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"Active" Anal Sex Participant
Oct 3, 2006

On a Friday night a couple of weeks ago, I had an HIV exposure. Not to put too fine a point on it, I was at a bathhouse, and this guy put my penis in his anus without a condom. (It was very dark, and I thought he was putting it in his mouth.) This went on for maybe five minutes before I realized what was going on, at which point I withdrew before ejaculation. While I never asked this man his HIV-status, I can't imagine anyone engaging in that kind of reckless behavior could be negative.

The next night I paged my primary doctor and asked him what I should do. He told me to go to the emergency room. I did, and the ER doctor asked me in a very hostile manner why I was there for this. Regardless, he prescribed Viracept and Combivir.

The next Tuesday, I followed up with my primary doctor. He consulted an infectious disease expert who said that I should continue the medications for three months.

No one ever bothered to assess my risk factor. (The ER doc was a jerk, and my doc just doesn't have the experience with HIV infection, which is why he called a specialist.) Was my exposure enough to warrant antiviral treatment? And, if so, should I be on the course for three months?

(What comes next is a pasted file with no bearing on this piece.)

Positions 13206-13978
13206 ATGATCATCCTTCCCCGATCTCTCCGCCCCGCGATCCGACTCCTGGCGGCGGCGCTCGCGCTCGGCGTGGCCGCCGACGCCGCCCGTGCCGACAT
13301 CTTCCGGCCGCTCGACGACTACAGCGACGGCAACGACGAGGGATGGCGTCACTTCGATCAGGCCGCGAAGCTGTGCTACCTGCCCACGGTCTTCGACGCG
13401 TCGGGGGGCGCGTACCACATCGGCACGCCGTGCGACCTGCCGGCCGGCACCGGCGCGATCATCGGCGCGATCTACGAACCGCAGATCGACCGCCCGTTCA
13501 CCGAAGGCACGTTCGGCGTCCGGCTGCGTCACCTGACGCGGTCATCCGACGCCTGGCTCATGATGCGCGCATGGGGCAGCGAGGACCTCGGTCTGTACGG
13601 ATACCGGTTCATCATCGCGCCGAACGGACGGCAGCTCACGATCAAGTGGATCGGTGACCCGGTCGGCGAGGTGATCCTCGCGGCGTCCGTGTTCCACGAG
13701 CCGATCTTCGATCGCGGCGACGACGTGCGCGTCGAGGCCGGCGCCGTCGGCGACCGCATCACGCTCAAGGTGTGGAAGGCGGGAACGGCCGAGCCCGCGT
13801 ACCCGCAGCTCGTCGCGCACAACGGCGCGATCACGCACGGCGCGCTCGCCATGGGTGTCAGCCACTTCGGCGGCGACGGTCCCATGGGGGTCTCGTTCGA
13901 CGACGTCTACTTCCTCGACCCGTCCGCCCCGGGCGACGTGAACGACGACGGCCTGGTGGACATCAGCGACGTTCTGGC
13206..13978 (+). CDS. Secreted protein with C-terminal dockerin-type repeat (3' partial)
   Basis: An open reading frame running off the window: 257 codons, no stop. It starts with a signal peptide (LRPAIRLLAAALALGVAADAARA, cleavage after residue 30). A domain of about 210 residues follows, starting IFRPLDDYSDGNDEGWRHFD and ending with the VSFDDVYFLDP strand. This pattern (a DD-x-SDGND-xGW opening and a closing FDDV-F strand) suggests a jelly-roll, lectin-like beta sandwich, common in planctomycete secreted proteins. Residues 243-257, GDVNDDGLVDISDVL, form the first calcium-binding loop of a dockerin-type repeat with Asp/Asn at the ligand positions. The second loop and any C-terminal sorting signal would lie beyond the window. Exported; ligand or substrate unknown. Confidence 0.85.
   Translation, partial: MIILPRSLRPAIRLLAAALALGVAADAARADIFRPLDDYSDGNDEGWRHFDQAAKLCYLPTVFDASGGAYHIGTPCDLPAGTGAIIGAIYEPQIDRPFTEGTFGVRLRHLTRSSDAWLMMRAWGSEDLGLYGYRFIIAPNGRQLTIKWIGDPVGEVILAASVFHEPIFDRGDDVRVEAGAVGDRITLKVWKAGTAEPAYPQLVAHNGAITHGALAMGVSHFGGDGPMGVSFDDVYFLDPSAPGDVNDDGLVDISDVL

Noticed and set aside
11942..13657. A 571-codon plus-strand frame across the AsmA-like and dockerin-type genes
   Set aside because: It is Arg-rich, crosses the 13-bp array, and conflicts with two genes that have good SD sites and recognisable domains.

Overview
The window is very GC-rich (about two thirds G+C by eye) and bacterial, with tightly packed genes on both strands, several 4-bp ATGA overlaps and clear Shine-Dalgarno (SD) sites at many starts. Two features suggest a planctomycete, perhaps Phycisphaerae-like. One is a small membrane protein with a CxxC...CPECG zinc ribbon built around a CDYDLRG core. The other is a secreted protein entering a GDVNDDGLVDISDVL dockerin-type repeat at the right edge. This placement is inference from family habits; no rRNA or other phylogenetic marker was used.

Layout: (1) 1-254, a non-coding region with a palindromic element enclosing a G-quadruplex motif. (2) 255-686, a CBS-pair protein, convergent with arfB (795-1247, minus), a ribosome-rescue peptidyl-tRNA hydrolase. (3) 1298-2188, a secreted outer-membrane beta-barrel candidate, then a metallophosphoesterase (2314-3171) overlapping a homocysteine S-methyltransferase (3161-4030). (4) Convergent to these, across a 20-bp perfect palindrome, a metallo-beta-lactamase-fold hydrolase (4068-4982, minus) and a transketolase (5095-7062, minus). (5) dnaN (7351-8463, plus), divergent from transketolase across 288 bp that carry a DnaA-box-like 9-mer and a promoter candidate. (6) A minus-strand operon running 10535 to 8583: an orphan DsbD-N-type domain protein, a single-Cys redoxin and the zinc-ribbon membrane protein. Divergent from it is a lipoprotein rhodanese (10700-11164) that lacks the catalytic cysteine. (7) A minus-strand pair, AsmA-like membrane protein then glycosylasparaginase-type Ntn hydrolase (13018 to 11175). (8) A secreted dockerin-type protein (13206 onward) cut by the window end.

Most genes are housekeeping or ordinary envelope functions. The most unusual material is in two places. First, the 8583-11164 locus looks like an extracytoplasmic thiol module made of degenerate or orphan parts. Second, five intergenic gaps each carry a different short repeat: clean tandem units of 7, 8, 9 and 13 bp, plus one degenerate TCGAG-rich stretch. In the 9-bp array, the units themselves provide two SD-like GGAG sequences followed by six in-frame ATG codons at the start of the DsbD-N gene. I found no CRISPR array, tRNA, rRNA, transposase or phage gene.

I'd really appreciate your response. Thank you so much for taking the time to do this!!!

I'm sorry for the long question, but I remain... Scared & Alone in Hollywood

Response from Dr. Frascino

Hello,

It must have been very dark indeed for you not to know the difference between a hummer and backdoor action, but OK . . . .

Gosh, and then you apparently went from asshole to asshole by having to put up with that ER doc! He should reevaluate his career choice if he doesn't understand the emergency nature of a potential HIV exposure! And he practices in Hollywood, frevinsakes!

PEP is indeed warranted for your type of exposure. However, a full course of PEP is 28 days, not three months. I'd suggest you consult with a competent (and hopefully more compassionate) HIV specialist to evaluate and document your HIV risk, optimize your PEP (Viracept + Combivir is OK, but not my first choice for PEP), manage any PEP-related side effects/toxicities and arrange for post-PEP follow-up testing. To find a certified HIV specialist in your area, check the American Academy of HIV Medicine's Web site, www.aahivm.org. They have a roster of certified HIV specialists listed by locale.

Don't be scared. And you aren't alone. I'm here if you need me, OK?

Good luck.

Dr. Bob



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